Eduardo Porter wrote recently in the New York Times about the pros and cons of introducing energy taxes in the US. Droughts and hurricanes are starting to stir some debate. But the conclusion is that, even with all the benefits of new energy taxes, the US seems a long way off from introducing them.
In Energy Taxes, Tools to Help Tackle Climate Change
To understand the complicated politics of climate change in the United States, you may want to talk to Pamela Johnson, president of the National Corn Growers Association’s Corn Board.
She is concerned about the weather. The drought that parched the lower 48 states cut the harvest at her northern Iowa farm by about 40 bushels an acre. For the first time in memory, she says, she had to rely on the federally subsidized crop insurance program to stay afloat.
And yet Ms. Johnson’s main concern, and that of most other growers in the association, is not about how to deal with a changing climate — how to slow the pace of warming and how to adapt to a warmer world with more erratic weather.
Rather, growers worry that political support for crop insurance might flag after a year in which taxpayers paid billions in subsidies to farmers while virtually everybody else faced deep budget cuts.
“We are Americans before we are farmers,” Ms. Johnson said. “We know we have budget problems.” Still, she added: “For our farmers, crop insurance is the main concern. It helps keep us in business.”
The erratic weather across the country in the last couple of years seems to be softening American’s scepticism about global warming. Most New Yorkers say they believe big storms like Sandy and Irene were the result of a warming climate. Whether climate change is directly responsible or not, the odd weather patterns have underscored the risk that it poses to all of us.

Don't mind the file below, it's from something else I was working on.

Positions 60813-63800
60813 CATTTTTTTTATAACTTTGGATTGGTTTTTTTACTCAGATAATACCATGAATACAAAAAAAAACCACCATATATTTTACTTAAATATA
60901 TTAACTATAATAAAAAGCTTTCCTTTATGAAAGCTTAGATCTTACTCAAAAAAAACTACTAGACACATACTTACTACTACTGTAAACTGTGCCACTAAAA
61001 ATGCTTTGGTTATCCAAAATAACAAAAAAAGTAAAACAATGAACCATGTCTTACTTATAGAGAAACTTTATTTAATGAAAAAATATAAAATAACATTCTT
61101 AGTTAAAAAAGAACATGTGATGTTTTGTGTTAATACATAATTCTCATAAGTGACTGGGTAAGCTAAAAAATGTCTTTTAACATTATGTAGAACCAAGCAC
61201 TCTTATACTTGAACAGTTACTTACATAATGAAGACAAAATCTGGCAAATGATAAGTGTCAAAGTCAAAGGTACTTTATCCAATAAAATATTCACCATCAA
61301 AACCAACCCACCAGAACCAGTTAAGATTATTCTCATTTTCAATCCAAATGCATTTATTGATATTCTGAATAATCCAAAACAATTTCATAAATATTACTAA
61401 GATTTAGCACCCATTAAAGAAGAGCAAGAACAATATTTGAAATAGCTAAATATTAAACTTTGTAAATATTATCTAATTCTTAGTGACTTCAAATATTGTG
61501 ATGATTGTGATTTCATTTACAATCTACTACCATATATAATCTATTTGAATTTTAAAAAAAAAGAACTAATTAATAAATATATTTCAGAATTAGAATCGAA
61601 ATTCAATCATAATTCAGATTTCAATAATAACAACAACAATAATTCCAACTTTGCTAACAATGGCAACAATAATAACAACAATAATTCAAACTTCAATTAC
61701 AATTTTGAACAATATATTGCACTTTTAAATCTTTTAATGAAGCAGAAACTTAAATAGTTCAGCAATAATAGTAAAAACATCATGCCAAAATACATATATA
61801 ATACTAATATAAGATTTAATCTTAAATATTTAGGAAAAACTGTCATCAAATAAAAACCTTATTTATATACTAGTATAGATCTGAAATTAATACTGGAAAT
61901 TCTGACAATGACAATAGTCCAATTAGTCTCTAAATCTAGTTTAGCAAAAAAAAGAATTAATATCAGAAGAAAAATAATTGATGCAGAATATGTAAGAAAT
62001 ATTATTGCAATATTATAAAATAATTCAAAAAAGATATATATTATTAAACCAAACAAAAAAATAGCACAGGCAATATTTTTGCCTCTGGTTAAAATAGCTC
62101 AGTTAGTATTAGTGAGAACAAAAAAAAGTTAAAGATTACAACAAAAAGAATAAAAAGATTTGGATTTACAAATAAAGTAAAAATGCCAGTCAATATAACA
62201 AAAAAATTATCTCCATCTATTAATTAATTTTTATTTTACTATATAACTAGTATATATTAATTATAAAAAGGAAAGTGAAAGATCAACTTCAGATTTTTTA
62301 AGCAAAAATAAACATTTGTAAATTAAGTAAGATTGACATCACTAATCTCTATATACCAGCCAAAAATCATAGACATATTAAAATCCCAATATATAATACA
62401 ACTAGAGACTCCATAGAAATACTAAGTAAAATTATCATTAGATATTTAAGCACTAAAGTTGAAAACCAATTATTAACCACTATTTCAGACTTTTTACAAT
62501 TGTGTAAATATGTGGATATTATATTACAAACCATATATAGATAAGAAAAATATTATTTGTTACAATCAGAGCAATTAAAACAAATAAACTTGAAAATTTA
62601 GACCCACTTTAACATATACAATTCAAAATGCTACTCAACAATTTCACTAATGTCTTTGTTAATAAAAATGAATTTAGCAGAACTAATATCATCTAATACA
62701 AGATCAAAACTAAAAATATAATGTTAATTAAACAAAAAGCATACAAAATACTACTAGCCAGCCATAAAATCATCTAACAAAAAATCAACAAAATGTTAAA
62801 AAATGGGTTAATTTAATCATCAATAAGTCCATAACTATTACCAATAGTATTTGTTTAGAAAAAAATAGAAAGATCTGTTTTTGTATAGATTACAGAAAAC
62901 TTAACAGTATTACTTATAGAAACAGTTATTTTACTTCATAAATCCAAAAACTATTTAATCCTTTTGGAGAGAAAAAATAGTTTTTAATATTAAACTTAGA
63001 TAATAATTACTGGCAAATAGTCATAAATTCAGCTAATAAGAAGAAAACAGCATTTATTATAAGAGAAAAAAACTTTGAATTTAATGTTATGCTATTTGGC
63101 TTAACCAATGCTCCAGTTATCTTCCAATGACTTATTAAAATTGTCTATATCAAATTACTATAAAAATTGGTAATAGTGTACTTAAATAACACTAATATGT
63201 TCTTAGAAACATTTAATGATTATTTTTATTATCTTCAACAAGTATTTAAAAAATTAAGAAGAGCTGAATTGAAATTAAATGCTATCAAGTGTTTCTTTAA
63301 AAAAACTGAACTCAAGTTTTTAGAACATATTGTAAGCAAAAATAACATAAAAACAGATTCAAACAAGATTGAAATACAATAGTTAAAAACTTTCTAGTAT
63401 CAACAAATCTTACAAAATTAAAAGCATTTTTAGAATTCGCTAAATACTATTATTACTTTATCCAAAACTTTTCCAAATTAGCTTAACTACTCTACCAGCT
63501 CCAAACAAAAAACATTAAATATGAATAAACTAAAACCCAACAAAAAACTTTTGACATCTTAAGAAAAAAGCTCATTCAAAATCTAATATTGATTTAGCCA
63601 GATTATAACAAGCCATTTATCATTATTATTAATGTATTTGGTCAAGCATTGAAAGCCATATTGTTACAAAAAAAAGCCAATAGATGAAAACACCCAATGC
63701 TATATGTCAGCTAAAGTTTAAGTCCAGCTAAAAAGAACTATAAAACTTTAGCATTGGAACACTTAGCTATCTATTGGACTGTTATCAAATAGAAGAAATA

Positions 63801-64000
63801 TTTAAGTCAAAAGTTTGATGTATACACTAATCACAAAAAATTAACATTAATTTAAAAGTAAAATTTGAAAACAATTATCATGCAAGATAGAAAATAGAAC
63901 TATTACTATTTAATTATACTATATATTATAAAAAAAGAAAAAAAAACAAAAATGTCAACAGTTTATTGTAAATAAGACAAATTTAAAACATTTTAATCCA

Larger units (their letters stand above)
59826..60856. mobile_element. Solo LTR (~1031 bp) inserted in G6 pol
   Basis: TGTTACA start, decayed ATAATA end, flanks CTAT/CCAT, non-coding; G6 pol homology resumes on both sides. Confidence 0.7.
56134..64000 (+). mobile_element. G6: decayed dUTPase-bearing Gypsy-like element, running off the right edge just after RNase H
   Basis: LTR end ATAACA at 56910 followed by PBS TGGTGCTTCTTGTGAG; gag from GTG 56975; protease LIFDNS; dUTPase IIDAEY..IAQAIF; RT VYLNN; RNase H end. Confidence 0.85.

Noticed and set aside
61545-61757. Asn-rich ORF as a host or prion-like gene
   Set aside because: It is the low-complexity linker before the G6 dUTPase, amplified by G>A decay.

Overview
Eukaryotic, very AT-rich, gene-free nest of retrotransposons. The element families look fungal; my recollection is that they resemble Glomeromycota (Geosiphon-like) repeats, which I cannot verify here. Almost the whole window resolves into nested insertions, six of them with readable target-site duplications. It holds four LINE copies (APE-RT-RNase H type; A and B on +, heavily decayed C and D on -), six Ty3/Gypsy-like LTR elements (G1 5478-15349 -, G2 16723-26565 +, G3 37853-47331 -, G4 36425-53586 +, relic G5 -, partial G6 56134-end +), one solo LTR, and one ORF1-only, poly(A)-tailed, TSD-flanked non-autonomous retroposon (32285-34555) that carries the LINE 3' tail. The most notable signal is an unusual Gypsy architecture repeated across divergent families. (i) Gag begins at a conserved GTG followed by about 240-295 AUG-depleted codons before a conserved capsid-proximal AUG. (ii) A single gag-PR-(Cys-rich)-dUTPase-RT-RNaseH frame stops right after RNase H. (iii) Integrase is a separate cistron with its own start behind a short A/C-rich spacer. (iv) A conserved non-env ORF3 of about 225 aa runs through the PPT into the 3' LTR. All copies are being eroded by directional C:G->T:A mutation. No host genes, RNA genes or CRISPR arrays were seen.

What’s yet to be seen is whether this growing awareness of the risks will translate into sufficient political support to address climate change, especially after we figure out the costs we will have to bear to do so.
In his inaugural address, President Obama wove Hurricane Sandy and last year’s drought into a stirring plea to address climate change. “The failure to do so would betray our children and future generations,” the president said.
But even as he put global warming at the top of his agenda, he avoided dwelling on how much it would cost to address. And nowhere in his speech did he allude to the most powerful tool to address the problem: a tax on the use of energy.
Dealing with global warming will be expensive. The price tag last year for the drought was about $35 billion, according to the reinsurer Aon Benfield. Hurricane Sandy cost a further $65 billion. The National Oceanic and Atmospheric Administration said that last year ranked as the second-costliest in terms of natural disasters since 1980 — lagging only 2005 when Hurricane Katrinia swamped New Orleans.
And yet this is nothing compared with what the future will bring.
“The impact to date has been pretty small,” said William Nordhaus of Yale, one of the leading economists studying the impact of climate change.
Nicholas Stern of the London School of Economics, another expert on the costs of climate change, said: “What we are seeing is on the back of warming of only 0.8 degrees centigrade” since the second half of the 19th century. “What we risk is 4, 5, 6 degrees even by the end of this century.”
For all the damage wrought by Sandy and Katrina, weather disasters in recent years have cost us probably less than a tenth of 1 percent of our economic product. Yet, according to Professor Nordhaus, “Damages will rise more sharply than the temperature curve.”